‘Absolute complete control’
Domestic violence is a cycle that’s hard to get out of, say those who work with its victims. Those who do get out often still live in fear. Others pay with their lives.
Such appears to have been the case with Tammy Benge Cassels, 38, whose body was discovered April 5 wrapped in a comforter, dead of blunt force trauma to the head. Her boyfriend, Michael Whisnant, 36, was arrested that night, and he was indicted April 15 on a charge of felony murder.
Many of those reading last Sunday the accounts of friends and family of Cassels' past three years with Whisnant and their descriptions of her seemingly endless string of serious injuries asked the same question: Why didn't she leave? That's a common reaction, Julie Owens of the N.C. Council for Women said, but it's misplaced.
“This is a hostage situation in every sense of the word,” Owens said. "She was traumatically bound to him. She was like a prisoner of war. She traded escape skills for coping skills.
“This does not mean she didn’t want out, just that everywhere she turned there was no way out.”
Kit Gruelle of the N.C. Coalition Against Domestic Violence, herself a former victim of domestic violence, says Whisnant's actions are typical of male abusers.
"Abusive men want absolute complete control and allegiance," she said.
Financial dependency, intimidation, low self-esteem, fear of being alone or having nowhere to live are also reasons women stay, Sharon Poarch, executive director of the Shelter Home of Caldwell County, said. Cassels previously had been a client of the Shelter Home, but Poarch would not address the details of her case, citing her agency's confidentiality rules.
“There is no excuse, none,” Poarch said. “She (Cassels) was just a bird of a woman, she was very sweet and child-like. Her death is one too many lost to domestic violence.”
At the time of the killing, Whisnant was under house arrest for violating a condition of his release from jail while awaiting trial on charges from a 2011 incident in which Cassels' jaw was broken with a hammer. When a cab driver who knew Cassels asked her shortly before she died why she was going back to Whisnant’s residence, she reportedly replied that she loved Whisnant.
Gruelle also lays significant blame on current state law regarding domestic abuse. Regardless of what the facts about Cassels' death ultimately prove to be, Whisnant remained out of jail despite several violent incidents over the years, not just the 2011 case.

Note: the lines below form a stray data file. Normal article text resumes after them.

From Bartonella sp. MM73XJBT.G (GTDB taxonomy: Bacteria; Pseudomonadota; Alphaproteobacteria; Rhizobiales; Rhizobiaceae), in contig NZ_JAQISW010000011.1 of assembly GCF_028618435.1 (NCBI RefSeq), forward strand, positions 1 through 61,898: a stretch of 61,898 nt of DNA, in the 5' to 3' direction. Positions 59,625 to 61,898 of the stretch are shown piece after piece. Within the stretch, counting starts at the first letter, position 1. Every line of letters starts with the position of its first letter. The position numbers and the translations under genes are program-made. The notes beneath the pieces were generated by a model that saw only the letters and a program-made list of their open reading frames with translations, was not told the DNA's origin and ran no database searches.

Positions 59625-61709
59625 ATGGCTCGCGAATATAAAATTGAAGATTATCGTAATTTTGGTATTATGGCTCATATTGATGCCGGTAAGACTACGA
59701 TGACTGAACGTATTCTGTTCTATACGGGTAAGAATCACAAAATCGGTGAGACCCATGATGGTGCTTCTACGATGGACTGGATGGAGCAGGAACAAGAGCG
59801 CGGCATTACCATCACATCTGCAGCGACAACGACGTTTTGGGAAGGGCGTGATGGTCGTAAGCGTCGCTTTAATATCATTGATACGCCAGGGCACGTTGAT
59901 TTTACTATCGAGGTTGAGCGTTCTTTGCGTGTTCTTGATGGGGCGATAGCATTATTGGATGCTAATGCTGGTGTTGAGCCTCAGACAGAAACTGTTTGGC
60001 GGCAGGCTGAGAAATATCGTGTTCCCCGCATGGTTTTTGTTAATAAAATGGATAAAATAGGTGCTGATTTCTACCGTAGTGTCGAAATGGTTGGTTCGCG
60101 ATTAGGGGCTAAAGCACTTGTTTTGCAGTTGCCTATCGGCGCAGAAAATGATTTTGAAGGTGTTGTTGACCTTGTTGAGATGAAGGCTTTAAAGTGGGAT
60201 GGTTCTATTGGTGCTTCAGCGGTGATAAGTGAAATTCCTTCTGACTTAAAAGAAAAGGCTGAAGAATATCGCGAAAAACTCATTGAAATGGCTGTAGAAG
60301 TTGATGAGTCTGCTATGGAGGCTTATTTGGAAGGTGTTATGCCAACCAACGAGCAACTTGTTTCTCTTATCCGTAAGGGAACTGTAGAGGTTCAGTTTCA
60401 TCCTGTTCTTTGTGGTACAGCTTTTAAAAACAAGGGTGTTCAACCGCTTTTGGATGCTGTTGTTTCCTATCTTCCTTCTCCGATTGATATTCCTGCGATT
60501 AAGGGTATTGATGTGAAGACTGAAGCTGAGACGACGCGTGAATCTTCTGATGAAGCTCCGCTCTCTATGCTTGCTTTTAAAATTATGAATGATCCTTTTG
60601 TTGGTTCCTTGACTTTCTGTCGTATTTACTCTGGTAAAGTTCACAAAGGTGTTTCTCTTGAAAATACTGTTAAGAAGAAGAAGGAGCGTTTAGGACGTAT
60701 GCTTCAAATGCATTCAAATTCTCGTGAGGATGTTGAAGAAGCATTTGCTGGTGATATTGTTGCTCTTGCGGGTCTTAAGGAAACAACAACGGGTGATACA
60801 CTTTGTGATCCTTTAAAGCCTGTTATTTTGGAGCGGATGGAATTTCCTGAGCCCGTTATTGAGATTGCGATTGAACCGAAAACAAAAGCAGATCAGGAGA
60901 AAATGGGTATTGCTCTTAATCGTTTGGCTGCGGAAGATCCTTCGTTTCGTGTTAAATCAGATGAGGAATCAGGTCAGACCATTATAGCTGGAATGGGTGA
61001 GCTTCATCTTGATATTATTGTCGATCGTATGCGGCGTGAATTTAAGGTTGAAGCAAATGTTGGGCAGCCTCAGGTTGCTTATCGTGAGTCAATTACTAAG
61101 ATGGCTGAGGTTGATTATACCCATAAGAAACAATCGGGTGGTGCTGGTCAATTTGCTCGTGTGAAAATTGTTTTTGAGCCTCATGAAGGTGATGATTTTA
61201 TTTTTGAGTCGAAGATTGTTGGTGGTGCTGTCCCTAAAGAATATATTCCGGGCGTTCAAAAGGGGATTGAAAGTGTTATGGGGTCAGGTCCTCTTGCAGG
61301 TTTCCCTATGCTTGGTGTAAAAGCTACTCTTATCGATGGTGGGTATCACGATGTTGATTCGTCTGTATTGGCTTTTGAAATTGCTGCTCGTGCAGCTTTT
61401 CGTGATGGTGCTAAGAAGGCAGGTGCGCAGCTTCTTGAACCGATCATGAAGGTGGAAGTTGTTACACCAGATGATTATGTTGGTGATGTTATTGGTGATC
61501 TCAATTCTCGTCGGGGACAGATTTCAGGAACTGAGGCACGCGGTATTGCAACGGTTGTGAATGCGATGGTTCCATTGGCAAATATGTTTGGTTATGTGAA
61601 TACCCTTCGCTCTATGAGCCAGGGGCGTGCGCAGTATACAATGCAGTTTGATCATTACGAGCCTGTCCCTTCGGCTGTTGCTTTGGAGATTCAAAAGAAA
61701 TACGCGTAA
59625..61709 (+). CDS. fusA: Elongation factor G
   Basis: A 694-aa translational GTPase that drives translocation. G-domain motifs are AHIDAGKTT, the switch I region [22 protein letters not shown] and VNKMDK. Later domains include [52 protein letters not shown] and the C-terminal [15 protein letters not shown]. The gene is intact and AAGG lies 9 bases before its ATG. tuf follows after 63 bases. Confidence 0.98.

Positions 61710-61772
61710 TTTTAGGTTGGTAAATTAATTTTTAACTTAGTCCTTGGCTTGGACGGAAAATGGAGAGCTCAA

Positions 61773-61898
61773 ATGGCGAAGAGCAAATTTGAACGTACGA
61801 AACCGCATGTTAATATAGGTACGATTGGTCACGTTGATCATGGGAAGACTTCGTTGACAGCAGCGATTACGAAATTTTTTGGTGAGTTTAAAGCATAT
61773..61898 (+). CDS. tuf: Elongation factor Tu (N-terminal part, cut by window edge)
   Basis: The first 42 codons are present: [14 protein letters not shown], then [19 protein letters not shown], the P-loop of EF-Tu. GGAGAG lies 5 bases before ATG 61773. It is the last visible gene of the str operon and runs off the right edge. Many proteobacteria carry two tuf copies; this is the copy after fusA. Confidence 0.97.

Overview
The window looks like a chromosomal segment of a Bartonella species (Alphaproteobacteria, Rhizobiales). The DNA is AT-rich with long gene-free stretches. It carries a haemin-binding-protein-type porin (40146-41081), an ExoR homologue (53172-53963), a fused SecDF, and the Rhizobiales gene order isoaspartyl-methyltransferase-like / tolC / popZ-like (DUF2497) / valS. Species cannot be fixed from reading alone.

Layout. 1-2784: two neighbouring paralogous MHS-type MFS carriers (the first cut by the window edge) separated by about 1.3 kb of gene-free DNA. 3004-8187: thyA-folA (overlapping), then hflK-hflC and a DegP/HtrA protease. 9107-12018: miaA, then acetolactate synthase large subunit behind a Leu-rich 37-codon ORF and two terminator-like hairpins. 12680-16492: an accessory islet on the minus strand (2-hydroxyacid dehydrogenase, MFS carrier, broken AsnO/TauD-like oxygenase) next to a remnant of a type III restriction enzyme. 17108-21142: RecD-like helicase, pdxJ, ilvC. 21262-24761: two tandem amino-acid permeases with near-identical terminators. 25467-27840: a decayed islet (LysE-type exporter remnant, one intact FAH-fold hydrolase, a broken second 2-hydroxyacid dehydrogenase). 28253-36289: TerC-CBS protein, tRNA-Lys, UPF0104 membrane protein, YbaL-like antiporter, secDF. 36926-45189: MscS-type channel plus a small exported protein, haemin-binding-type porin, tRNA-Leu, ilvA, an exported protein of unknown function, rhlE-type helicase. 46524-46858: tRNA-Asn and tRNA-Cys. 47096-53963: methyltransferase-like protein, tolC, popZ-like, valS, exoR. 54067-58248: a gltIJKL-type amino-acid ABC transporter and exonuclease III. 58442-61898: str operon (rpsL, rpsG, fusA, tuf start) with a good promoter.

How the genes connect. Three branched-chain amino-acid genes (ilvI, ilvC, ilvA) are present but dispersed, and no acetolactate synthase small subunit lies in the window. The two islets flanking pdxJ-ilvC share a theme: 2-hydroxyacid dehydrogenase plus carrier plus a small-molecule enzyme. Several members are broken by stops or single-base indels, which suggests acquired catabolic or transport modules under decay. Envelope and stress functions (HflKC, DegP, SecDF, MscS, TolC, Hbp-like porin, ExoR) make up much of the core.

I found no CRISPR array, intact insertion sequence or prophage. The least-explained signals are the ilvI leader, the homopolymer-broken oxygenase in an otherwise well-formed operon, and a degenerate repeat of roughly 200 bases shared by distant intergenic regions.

In 2006, Whisnant was charged with assault on a female, a misdemeanor. That same year, he was charged with assault with a deadly weapon with intent to kill inflicting serious injury, a felony, after stabbing him in the neck. Both cases were dismissed. (Whisnant's father, Richard Whisnant, refused to cooperate in the latter case.)
“If there had been a more rigorous prosecution earlier in this process, this wouldn’t have happened," Gruelle said. "Domestic violence is the only preventable homicides we’ve got. It follows a trajectory that’s as reliable as the sun coming up.”
Poarch says abusers target vulnerable people. It can happen regardless of race, income or social status.
A common thread running through the tapestry of Whisnant's relationships with women is drugs and alcohol. Cassels’ family said Whisnant would use drugs to control her. Whisnant told his son, Michael Jr., on the night of the murder he was drunk when he killed her, according to court records.
“I do believe domestic violence situations often result from drug and/or alcohol abuse,” said Lenoir Police Chief Scott Brown. “I think most cops would agree that, based on their experiences, drugs and alcohol often contribute to acts of violence.
"We would all love to live in a society where no domestic violence exists."
“Trauma survivors often turn to drugs and alcohol to mask the pain,” said Julie Owens, regional director for the N.C. Council for Women.
Owens, like Gruelle, is a domestic violence survivor. Owens was once kidnapped, beaten and stabbed by her husband after she left him.
“This is the story of so many women,” Owens said. “She fought to stay alive.”
In 2012, Lenoir police responded to 740 domestic dispute calls, an average of more than two per day. Of those, about a third turned out to involve some sort of domestic violence, Brown said. About 1 percent of the total number of calls involve violence. Brown said his department puts a high priority on domestic violence cases and operates under a mandatory arrest policy. In other words, if there is probable cause to believe that a domestic assault has occurred, an arrest is made.
According to an N.C. Department of Justice report, 122 people in North Carolina died in 2012 as a result of domestic violence. Of those, most (78) were female. Only seven of the 122 victims had received protective orders from a court, and in three instances the protective order was current at the time of the homicide. Of those accused in the killings, 104 were males.
None of the offenders were on pre-trial release for a domestic violence incident when the homicides were committed. The shelter home provided a temporary safe haven for Cassels, but she kept coming back to Whisnant.
“The shelter home is wonderful, they did everything right,” Owens said. “But at the end of the day, the victim has to determine what they are going to do. Most go back to their abuser.
“Nobody gets out of a cab and purposefully walks to their death. A person does become numb after awhile. Victims who have been this abused, treated so heinously are just beaten down where all you could do is bottle her up and take her to another place.”